Decked out in spandex and sleek helmets, the large group of about 200 cyclists who rolled through Killeen on Tuesday might have looked like average bike riders.
But they are anything but “average.”
Many of the cyclists are military veterans recovering from war wounds. They also are participants in the 2014 United Healthcare Ride 2 Recovery Texas Challenge that began Sunday in Houston and ends Friday at AT&T Stadium in Arlington.
The weeklong 490-mile “rehabilitative ride” stopped overnight in Killeen and heads to Fort Hood this morning.
At Shilo Inn on Tuesday, cyclists Jennifer Goodbody and Celeste Ryan talked about their ride experiences.
“There’s camaraderie here; everyone has similar or the same injuries and it’s hard to talk to somebody outside of our world,” said Ryan, an Army veteran who has post-traumatic stress disorder.
Goodbody, also a veteran with PTSD, said tears and emotions that arise from fatigue experienced during the ride are part of the healing process for the cyclists. The exercise and unique support network she’s found through Ride 2 Recovery have helped her a lot, too.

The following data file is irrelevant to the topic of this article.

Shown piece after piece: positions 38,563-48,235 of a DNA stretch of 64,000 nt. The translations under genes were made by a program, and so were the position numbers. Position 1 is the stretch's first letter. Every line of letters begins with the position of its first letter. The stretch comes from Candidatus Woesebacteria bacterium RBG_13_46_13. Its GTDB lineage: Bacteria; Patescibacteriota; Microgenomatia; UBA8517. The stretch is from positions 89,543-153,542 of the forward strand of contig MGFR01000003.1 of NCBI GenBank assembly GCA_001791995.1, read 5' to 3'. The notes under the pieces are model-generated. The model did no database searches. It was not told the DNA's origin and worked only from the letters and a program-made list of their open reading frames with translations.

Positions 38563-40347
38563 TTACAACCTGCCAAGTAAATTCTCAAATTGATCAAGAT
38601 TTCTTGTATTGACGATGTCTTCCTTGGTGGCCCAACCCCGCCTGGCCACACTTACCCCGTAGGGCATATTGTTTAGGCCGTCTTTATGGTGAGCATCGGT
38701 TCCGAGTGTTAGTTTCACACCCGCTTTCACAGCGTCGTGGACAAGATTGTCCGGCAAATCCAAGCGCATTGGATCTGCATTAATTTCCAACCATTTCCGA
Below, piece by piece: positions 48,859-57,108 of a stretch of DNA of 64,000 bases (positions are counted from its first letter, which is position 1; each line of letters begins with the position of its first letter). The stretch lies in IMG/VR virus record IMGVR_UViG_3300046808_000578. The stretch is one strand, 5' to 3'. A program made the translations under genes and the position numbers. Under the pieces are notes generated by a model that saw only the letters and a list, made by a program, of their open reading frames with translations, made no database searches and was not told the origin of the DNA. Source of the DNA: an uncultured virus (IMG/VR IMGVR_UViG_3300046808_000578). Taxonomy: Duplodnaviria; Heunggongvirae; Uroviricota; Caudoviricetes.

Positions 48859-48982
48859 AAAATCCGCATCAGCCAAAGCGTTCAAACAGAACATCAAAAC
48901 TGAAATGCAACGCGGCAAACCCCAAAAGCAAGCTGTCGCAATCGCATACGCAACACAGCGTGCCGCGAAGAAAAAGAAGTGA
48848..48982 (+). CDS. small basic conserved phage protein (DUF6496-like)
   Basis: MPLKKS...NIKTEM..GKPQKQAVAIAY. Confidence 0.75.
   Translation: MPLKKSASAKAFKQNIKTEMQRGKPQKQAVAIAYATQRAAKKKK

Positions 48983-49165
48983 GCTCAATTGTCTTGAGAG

“When we’re tired and exhausted, there’s no more energy for that mask, and it comes out real and it can get emotional,” said Goodbody, referring to the mask that wounded warriors often wear to hide their pain.
Retired Marine Corps Staff Sgt. Tim Brown, a triple amputee who has hit speeds of up to 62 mph on his modified hand bike, said it was nice to meet people who understand his background and have a similar mentality. He also participates in Ride 2 Recovery for the exercise and confidence.
“Recovery never ends, especially for amputees,” he said. “We always have to stay on our game. If we get out of shape, it’ll hurt us, and suddenly we won’t be able to use our legs and we have to relearn all of that.”